Global Citizenship Education: What You Should Know
According to UNESCO (The United Nations Educational, Scientific and Cultural Organization), global citizenship education is indispensable for achieving a peaceful world based on sustainable development. In this sense, UNESCO establishes a series of guidelines, strategies, and actions for educational institutions and other nonformal-learning settings to follow.
Characteristics and objectives of a global citizenship education
As the world becomes more and more globalized, education must shape a new notion of citizenship. That is, a notion of citizenship that transcends that idea of just a citizen and their relation to a country. A national citizenship must include state-related concerns, but also enhance a more global awareness.
We’re talking about an education that provides tools for the development of a global citizenship that is linked to a sense of belonging to our common humanity.
As we consider common humanity, the main goal for global citizenship education is established: instilling values such as solidarity, justice, peace, and acceptance of diversity.
In addition, attitudes and behaviors such as responsibility, commitment, creativity, and innovation are to be fostered in relation to global issues interdependent between the local, national, and global levels.
Dimensions of a global citizenship education
The basic conceptual dimensions upon which a global citizenship education is established comprehends three interrelated scopes of learning. These scopes are the following:
This scope deals with the understanding and acquisition of pieces of knowledge related to global, national, regional, and local issues. It also deals with the ability to reflect on them with a critical view.
This scope refers to the emotional learning of solidarity, respect, tolerance, and empathy for the different. This is a determining factor to develop a sense of belonging to a common humanity based on diversity
This one deals with the development of attitudes and actions towards responsibility and commitment. These actions are based on the socioemotional dimension and can promote the building of a more peaceful, fair, inclusive, and sustainable world.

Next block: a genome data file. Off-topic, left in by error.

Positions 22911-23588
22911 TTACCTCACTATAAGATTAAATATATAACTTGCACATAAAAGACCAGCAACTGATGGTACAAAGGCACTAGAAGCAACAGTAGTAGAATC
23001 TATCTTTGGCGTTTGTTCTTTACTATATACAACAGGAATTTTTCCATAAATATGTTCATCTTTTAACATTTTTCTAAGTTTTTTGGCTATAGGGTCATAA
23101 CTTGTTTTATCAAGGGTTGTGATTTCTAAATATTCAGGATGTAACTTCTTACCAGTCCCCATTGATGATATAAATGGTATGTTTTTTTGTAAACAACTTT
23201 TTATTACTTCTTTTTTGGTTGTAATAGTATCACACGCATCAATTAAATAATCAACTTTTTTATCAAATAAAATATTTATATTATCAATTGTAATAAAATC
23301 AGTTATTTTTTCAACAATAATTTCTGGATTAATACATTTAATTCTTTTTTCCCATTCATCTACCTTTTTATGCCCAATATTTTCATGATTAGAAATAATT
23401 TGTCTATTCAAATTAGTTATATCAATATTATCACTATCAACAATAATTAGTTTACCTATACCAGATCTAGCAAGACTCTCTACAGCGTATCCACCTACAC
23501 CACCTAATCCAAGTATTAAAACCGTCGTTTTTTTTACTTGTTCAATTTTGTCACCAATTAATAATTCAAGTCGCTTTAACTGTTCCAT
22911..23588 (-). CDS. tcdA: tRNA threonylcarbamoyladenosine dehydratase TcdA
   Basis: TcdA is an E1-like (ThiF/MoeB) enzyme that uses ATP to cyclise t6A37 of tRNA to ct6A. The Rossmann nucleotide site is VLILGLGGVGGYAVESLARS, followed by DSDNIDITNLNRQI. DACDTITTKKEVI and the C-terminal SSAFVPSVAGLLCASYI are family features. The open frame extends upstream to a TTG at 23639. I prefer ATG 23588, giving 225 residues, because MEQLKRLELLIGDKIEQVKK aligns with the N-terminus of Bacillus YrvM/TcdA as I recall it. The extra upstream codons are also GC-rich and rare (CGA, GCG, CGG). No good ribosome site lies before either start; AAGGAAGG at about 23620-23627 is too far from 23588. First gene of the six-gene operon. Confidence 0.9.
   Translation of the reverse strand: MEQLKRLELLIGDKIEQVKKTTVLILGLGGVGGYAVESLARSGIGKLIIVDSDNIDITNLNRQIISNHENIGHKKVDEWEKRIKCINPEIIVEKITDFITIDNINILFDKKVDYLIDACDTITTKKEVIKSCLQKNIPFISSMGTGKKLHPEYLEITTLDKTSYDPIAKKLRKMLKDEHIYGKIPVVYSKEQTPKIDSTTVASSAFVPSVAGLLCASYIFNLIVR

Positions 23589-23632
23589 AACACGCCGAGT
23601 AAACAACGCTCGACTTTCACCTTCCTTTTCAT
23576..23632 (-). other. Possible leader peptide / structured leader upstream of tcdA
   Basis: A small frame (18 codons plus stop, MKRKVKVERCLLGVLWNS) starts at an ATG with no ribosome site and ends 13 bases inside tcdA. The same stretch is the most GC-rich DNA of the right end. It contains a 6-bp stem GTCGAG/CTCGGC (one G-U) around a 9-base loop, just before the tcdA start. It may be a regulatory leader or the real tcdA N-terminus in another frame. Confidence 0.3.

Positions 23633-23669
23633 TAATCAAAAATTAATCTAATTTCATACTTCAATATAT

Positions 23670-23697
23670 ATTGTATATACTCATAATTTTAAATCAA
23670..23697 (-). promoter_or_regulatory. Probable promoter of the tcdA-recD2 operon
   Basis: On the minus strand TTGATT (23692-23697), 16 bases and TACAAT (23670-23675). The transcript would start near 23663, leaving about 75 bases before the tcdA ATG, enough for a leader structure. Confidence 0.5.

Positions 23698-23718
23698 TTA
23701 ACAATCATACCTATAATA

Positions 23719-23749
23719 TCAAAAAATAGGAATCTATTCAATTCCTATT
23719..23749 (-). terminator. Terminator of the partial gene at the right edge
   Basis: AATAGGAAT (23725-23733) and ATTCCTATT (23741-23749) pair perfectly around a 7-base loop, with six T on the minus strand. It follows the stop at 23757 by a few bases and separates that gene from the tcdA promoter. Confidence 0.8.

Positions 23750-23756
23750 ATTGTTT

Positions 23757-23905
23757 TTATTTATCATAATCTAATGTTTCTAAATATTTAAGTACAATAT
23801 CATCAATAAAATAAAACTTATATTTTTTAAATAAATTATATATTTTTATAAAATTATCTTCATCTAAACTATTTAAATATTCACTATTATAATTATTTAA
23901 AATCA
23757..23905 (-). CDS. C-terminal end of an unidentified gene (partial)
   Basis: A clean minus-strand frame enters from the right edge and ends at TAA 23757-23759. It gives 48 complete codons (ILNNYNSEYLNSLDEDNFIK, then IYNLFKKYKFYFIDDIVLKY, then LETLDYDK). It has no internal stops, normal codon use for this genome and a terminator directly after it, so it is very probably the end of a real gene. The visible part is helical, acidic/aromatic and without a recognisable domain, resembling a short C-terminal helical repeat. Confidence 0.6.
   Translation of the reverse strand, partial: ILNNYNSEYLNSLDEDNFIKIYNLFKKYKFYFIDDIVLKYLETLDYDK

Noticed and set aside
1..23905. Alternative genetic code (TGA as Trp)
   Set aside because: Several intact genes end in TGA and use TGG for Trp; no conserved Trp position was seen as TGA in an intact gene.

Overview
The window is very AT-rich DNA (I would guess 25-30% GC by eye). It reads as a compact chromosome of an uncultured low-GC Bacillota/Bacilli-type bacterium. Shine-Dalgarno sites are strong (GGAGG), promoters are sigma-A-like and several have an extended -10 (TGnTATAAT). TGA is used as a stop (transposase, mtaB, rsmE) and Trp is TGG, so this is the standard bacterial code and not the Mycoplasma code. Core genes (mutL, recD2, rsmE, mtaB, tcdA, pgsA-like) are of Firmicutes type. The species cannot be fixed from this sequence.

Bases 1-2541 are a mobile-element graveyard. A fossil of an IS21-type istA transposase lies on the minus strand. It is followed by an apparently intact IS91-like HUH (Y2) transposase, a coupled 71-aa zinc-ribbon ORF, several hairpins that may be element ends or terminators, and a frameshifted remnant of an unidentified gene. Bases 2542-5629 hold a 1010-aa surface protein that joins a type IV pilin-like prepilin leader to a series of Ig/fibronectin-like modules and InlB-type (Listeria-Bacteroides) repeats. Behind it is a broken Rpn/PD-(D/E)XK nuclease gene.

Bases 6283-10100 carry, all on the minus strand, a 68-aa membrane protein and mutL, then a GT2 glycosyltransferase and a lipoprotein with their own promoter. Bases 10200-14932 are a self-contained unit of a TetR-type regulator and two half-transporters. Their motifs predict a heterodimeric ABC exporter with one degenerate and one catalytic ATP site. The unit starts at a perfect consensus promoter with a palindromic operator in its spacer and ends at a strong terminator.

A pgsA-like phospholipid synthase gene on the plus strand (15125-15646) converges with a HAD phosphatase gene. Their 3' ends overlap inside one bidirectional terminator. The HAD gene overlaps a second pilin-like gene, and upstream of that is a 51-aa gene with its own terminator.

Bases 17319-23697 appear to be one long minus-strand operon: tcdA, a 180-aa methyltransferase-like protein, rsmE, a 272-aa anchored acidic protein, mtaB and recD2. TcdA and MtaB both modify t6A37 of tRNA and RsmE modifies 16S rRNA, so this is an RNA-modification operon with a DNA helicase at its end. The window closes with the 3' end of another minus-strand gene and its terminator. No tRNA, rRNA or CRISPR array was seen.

Learning processes for the development of global citizenship
On the academic level, the learning of global citizenship involves the following items:
- Educators who plan learning experiences so that students develop critical and inquiring thinking, and who act as guides and facilitators in these experiences.
- Teaching-learning situations in which students acquire pieces of knowledge and develop skills, values, and attitudes of commitment towards change and improvement. This goes for both the social and personal levels.
- Promotion of healthy affective relationships that remain inclusive, tolerant, and respectful. That is, sensitivity and empathy for other cultural forms, customs, and lifestyles.
- Creation of spaces to have debates, dialogues, and healthy discussions, fostering participation and deliberation of complex current affairs.
- Use of pedagogical methodologies suitable for the learning objectives, such as collaborative learning based on projects, or learning based on experiences.
- Direct jobs or jobs related to current and crucial affairs. Issues such as human rights, gender equality, inclusion, and immigration should be included.
- Implementation of assessment strategies suitable for the objectives of a global citizenship education. That is, assessment tools such as reflection, feedback or self-evaluation.
A global citizenship education can be included transversely into the curricular program. Yet, it can also be integrated into different subjects or be treated as an independent topic or subject.
However, it’s fundamental that a global citizenship education is present in all the educational levels – primary, secondary, university and for adults – so that this education is learned all throughout life.It might interest you...
All cited sources were thoroughly reviewed by our team to ensure their quality, reliability, currency, and validity. The bibliography of this article was considered reliable and of academic or scientific accuracy.
- Ruano, J. C. (2016). Una perspectiva transdisciplinar y biomimética de la educación para la ciudadanía mundial. Educere, 20(65), pp. 113-129. Recuperado de https://www.redalyc.org/pdf/356/35646429012.pdf
- UNESCO (2015). Educación para la ciudadanía mundial: temas y objetivos de aprendizaje. Recuperado de https://unesdoc.unesco.org/ark:/48223/pf0000233876
- UNESCO (2016). Educación 2030: Declaración de Incheon y Marco de Acción para la realización del Objetivo de Desarrollo Sostenible 4. Recuperado de https://unesdoc.unesco.org/ark:/48223/pf0000245656_spa